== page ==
Pub bosses across Thanet will work with police and other agencies to prevent a repeat of the mass shutdown of businesses experienced in Margate over the August bank holiday.
Publicans, business members, councillors, police and North Thanet MP Sir Roger Gale discussed the issue caused by a ‘rogue’ group of Travellers which resulted in the early closure of bars, shops and takeaways last month.
Residents and businesses reported damage and intimidation in bars and shops stretching from Margate High Street up to areas of Ethelbert Crescent and Fort Crescent.
Police were called to numerous sites including the Mechanical Elephant which had an 80-strong group pour into the bar.
Bugsy’s Bowling hired an all-day security guard after incidents at the venue, incidents were reported at the Bellvue pub and Smith’s Court Hotel and police were called to Sheldon’s in the High Street.
There were also thefts from shops including Aldi in Cliftonville.
At the Licenced Victuallers Association Thanet Branch meeting yesterday (September 12) Britannia pub boss Paul Rollins (pictured), who is LVA President, said his staff and customers barricaded themselves inside the bar during the disturbances.
He said during the time the particular Traveller group was at the Lido car park – a period of around 3 days – his business suffered a loss of some £1,500.
He added: “We were in a close down situation, like a lot of other businesses. It was an appalling set of circumstances. We are trying to give people a service and provide a safe area where people can enjoy themselves.
“There are problems every year and we need to have in mind a way to deal with this.”
Licensing officer Justin Carter said police received 19 Computer Aided Dispatches during the disruption on August 28.
He said: “This group was not part of those staying at other areas across Thanet. They pulled into the Lido car park and then caused mayhem across the town. When the council used powers to move them on they went to Deal and did the same thing.
“The call to the Mechanical Elephant involved upwards of 80 Travellers refusing to leave and smoking. To start with there were four police officers, we can’t send four, 20-year-old officers in to deal with 80 Travellers.
“When more officers arrived a decision was made not to go in, the pub has just been refurbished and it could have been smashed to bits.”
Police at the meeting said considerations included safety of pub staff, customers and officers and everything within the force’s powers was done.
Sheldon’s experienced similar numbers and circumstances and Sgt Neil Fuller, who was heading up a team of five officers, said anti-social behaviour dispersal powers were used to ‘herd’ the group back to the Lido.
He added: “It took a number of hours to get them back there. At the time there were no arrestable offences but we put a dispersal on Margate town, so we had those powers.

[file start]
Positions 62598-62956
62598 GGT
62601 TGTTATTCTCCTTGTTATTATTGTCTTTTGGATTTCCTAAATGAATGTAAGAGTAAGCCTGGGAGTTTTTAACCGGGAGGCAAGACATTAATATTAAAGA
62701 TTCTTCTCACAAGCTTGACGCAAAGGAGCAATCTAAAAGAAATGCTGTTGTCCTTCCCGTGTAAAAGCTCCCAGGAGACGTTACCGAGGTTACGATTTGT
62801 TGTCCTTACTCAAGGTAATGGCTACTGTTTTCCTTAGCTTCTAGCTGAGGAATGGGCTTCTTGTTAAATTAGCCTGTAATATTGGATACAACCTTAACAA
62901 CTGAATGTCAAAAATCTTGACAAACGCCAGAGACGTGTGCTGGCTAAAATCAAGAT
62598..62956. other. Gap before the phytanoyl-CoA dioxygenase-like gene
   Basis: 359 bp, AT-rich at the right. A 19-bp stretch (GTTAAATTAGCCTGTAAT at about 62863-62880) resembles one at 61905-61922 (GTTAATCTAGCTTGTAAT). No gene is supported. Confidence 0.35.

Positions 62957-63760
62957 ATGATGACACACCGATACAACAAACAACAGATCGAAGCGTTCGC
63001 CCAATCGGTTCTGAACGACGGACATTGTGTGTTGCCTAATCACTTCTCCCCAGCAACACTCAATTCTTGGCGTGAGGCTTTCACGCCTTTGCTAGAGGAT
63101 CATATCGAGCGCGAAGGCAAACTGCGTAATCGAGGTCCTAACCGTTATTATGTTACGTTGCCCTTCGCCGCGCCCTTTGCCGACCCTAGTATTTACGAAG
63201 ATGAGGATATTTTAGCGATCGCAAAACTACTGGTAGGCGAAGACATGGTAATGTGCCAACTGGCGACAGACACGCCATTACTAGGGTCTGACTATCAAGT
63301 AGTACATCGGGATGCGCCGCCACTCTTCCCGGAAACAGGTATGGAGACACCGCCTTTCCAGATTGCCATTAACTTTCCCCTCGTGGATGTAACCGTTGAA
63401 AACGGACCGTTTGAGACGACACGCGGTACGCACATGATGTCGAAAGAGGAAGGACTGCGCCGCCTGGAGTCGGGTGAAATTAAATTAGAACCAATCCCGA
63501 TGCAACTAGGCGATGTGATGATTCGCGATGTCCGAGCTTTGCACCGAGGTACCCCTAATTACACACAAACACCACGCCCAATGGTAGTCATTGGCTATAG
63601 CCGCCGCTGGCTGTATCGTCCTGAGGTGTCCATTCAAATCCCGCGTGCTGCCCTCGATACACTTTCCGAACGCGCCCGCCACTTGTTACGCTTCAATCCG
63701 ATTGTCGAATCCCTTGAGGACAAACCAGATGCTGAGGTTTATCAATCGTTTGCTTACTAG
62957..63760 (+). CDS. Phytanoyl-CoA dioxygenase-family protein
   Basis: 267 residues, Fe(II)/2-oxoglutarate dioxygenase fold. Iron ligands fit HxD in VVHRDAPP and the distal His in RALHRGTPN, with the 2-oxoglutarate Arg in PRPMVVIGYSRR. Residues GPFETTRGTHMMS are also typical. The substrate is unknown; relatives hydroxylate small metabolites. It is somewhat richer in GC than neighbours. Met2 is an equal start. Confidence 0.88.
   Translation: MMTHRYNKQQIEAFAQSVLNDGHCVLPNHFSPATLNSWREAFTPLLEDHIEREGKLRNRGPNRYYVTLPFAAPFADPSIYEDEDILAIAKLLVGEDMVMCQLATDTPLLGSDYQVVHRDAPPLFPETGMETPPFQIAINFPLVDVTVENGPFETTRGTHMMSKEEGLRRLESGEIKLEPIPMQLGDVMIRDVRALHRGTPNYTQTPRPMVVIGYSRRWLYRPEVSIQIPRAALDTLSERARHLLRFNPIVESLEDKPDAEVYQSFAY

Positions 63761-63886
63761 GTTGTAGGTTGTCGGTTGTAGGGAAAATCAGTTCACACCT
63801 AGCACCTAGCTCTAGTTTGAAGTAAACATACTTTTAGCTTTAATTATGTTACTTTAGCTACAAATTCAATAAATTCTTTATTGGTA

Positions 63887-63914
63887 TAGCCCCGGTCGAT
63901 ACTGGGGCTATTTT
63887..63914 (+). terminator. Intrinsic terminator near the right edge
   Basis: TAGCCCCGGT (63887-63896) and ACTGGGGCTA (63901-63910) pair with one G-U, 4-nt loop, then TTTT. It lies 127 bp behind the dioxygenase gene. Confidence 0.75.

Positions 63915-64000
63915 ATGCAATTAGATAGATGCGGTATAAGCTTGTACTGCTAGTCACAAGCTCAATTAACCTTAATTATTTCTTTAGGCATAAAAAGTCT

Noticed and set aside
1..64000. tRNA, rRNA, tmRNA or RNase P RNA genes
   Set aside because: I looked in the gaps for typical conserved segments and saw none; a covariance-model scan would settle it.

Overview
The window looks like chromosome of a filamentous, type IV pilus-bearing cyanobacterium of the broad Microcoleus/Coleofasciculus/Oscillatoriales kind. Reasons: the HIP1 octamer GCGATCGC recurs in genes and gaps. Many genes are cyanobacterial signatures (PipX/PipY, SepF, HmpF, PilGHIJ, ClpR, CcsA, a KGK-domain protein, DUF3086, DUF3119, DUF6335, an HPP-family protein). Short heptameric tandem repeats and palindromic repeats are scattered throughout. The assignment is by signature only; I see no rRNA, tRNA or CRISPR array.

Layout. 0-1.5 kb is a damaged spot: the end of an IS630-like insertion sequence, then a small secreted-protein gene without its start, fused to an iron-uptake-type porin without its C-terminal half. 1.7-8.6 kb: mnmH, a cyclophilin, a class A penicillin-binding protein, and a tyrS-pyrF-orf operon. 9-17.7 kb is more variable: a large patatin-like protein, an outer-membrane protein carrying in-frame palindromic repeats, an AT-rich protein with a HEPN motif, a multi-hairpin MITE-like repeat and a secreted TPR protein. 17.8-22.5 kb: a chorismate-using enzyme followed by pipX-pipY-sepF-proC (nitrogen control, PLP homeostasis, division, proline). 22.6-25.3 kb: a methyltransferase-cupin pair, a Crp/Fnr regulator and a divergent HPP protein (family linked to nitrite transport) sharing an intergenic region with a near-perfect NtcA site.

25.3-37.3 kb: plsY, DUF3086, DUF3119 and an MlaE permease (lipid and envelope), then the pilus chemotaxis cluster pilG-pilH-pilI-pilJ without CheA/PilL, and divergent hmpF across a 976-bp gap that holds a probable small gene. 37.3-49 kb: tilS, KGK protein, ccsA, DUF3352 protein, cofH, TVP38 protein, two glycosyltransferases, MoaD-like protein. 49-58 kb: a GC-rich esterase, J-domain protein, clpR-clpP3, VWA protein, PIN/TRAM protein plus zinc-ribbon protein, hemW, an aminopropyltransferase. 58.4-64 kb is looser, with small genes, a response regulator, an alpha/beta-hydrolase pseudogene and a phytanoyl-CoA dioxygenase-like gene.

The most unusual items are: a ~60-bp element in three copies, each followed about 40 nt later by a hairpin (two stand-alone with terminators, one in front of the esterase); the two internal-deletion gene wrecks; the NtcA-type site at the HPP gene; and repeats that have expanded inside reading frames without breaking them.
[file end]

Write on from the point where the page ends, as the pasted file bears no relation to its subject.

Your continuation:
“We were outnumbered quite heavily but still had sufficient officers if we needed to make arrests.”
It was also revealed during the meeting that some isle pubs are now facing legal action from the group citing discrimination over the refusal to serve them.
Suggestions for future action included a recommendation from Marc One security boss Marcus Redwood that venues invested in body worn cameras to capture evidence and help reduce deliberate goading.
Better communication and more use of the Thanet Safe system was also brought up. Ramsgate councillor Raushan Ara said an authorised transient site was needed for the isle. Although this caused some division Officer Carter said there were benefits to the idea.
He said: “At the moment we are just chasing them around and the problem is they do not have a site. In Canterbury there is a site which is supposed to be transient but they have settled there. If you have a site it opens up by-laws councils can use to move groups on. Until Thanet gets that site there is a Pandora’s Box of by-laws that we can’t use.
“The problem is, every time the council identify a site people nearby are up in arms. Until we have that site we will just be chasing them around.”
However, one attendee said a transient camp would be useless as only one family would use it and the isle has at least seven regular Traveller families.
Thanet councillor Ruth Duckworth said a committee at the authority was examining the situation of unauthorised camps and the possibility of an authorised site on the isle.
The committee is devising an action plan to investigate the issue and look at areas including Traveller accommodation, security measures and increased enforcement at high risk areas.
The findings will be discussed at a meeting in November.
Sir Roger backed the suggestion of a transient site as the only way to bring by-laws into force – meaning groups who use unauthorised sites when a facility has been provided can be moved on much faster – but highlighted that the trouble was caused by one particular group.
He said: “The people moving around the isle are generally decent people who are much less trouble than the mob who invaded that weekend – they have not been identified as regulars. This was a different ballgame altogether.”
He also said communication between licensees, police and council was essential.
Unauthorised camps in Thanet have risen from two in 2013 to 50 last year and more than 45 this year.